The Nation's Health + [heart attack]

Heart attack: Support your local hospital: HAVE A HEART ATTACK!

I'm kidding, of course. But, in your hospital's secret agenda, that's not too far from the truth. Catastrophes lead to hospital procedures, which then yields major revenues.

Prevention, on the other hand, yields nothing for your hospital. No $8,000 to $12,000 for heart catheterization, several thousand more for a stent, $60,000-plus for a bypass, $25,000 or more for a defibrillator. In other words, prevention of heart attack and all its consequences deprive your hospital of a goldmine of revenue.

The doctors are all too often conspirators. I heard of yet another graphic example today. A man I didn't know called me out of the blue with a question. "I had a heart scan and I had a 'score' that I was told meant a moderate quantity of plaque in my arteries, a score of 157. My doctor said to ignore it. But I got another scan a year later and my score was 178. So I told this to my doctor and he said, 'Let's get you into the hospital. We'll set up a catheterization and then you'll get bypassed.' Of course, I was completely thrown off balance by this. Here I was thinking that the heart scan was showing that my prevention program needed improvement. But my doctor was talking about bypass surgery. Can you help? Does this sound right?"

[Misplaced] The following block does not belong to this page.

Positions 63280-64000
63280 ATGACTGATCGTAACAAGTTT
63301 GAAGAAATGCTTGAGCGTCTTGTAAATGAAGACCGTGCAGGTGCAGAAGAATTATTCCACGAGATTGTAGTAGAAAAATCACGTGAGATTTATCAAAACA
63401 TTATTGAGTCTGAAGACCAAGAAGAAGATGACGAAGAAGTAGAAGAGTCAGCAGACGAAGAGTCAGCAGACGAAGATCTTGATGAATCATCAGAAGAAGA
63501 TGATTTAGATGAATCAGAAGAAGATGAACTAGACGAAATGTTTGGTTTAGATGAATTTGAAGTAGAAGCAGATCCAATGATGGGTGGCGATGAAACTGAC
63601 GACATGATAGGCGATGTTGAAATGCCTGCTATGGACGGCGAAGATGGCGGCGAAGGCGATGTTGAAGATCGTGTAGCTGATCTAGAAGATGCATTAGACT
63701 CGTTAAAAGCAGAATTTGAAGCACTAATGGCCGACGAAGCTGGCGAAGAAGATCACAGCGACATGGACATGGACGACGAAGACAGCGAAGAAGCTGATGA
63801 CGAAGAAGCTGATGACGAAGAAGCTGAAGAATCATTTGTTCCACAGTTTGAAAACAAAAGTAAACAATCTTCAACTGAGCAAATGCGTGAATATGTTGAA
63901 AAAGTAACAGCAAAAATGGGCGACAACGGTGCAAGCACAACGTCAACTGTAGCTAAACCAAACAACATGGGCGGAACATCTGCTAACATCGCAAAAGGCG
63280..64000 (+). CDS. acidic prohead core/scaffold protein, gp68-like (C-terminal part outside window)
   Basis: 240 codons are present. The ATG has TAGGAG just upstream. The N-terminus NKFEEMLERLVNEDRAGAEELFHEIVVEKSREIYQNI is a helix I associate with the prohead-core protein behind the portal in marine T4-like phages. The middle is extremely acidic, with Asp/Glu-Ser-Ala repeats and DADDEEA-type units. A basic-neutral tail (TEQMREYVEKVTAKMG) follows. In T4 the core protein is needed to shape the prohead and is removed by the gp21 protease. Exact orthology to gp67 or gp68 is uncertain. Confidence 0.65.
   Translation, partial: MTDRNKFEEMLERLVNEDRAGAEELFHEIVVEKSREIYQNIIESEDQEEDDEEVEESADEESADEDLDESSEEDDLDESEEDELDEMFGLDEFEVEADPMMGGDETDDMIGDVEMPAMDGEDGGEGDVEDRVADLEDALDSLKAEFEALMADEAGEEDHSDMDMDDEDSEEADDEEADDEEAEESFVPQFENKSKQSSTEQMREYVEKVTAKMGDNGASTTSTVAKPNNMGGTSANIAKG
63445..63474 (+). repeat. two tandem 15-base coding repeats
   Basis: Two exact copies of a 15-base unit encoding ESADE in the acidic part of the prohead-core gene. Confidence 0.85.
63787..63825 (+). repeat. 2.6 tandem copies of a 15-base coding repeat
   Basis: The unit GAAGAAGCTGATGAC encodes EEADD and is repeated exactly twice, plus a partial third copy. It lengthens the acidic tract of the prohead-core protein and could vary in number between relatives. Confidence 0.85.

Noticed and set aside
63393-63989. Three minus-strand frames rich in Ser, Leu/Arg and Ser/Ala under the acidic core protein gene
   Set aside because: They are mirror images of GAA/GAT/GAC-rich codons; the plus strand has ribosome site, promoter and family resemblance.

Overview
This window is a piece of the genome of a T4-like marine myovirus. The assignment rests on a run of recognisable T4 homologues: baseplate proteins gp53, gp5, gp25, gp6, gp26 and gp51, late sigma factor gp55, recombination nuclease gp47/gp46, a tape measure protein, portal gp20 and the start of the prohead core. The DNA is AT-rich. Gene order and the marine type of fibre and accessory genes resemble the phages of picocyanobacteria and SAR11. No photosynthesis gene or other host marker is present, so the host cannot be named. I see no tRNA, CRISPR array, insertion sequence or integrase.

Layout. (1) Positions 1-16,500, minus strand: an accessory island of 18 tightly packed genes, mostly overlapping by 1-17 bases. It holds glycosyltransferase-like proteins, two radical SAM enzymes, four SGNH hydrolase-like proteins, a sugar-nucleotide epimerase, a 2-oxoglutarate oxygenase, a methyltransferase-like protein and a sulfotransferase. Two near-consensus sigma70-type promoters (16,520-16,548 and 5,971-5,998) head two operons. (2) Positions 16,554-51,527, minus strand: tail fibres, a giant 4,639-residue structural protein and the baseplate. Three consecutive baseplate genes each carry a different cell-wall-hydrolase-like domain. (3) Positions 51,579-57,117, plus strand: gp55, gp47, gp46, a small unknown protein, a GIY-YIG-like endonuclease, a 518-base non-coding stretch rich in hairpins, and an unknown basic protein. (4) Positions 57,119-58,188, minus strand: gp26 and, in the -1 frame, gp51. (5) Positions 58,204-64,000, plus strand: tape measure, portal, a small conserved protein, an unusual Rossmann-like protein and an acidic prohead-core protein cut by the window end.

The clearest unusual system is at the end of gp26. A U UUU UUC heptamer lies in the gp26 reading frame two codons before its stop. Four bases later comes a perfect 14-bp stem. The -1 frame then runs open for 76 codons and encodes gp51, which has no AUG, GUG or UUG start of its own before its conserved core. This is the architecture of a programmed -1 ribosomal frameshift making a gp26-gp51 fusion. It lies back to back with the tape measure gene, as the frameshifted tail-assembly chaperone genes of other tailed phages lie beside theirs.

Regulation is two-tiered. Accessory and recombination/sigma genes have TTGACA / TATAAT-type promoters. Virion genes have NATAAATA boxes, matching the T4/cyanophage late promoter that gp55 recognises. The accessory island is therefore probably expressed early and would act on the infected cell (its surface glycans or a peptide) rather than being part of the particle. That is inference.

No, this is absolutely not right. It's another tragedy like the many I hear about every day. Heart scans are, in fact, wonderfully helpful tools for prevention. This man was right: he felt great and the heart scan simply uncovered hidden plaque that should have triggered a conversation on how to prevent it from getting worse. But the doctor took it as a license to hustle the patient into the hospital. Ka-ching!

This sort of blatant money-generating behavior is far from rare. Don't become another victim of the cardiovascular money-making machine. Be alert, be skeptical, and question why. Of course, there are plenty of times when major heart procedures are necessary. But always insist on knowing the rationale behind such decisions, whether it's you or a loved one.